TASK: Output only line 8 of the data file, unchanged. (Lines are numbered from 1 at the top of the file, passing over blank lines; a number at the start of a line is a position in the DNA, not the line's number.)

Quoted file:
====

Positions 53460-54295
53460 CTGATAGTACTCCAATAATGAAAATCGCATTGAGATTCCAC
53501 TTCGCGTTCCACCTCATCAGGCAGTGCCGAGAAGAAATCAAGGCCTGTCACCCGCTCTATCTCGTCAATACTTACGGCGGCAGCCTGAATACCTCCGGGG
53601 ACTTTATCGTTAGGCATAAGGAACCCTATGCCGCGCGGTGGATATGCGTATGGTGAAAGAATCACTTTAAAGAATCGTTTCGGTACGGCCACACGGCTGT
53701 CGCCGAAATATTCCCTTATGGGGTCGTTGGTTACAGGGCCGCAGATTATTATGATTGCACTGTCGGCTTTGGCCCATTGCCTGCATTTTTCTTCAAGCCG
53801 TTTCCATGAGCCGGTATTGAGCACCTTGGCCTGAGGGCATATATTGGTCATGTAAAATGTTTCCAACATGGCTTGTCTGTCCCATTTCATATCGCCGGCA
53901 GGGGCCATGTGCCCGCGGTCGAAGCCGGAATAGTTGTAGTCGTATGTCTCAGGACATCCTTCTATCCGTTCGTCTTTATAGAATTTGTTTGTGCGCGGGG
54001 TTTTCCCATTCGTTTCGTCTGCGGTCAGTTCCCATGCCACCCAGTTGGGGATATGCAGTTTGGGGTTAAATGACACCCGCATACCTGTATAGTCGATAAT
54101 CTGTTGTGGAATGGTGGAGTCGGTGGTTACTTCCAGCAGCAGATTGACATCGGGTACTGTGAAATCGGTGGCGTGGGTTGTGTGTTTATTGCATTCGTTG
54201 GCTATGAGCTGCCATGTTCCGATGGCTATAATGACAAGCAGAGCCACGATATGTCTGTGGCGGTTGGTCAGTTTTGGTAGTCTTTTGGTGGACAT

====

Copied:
54001 TTTTCCCATTCGTTTCGTCTGCGGTCAGTTCCCATGCCACCCAGTTGGGGATATGCAGTTTGGGGTTAAATGACACCCGCATACCTGTATAGTCGATAAT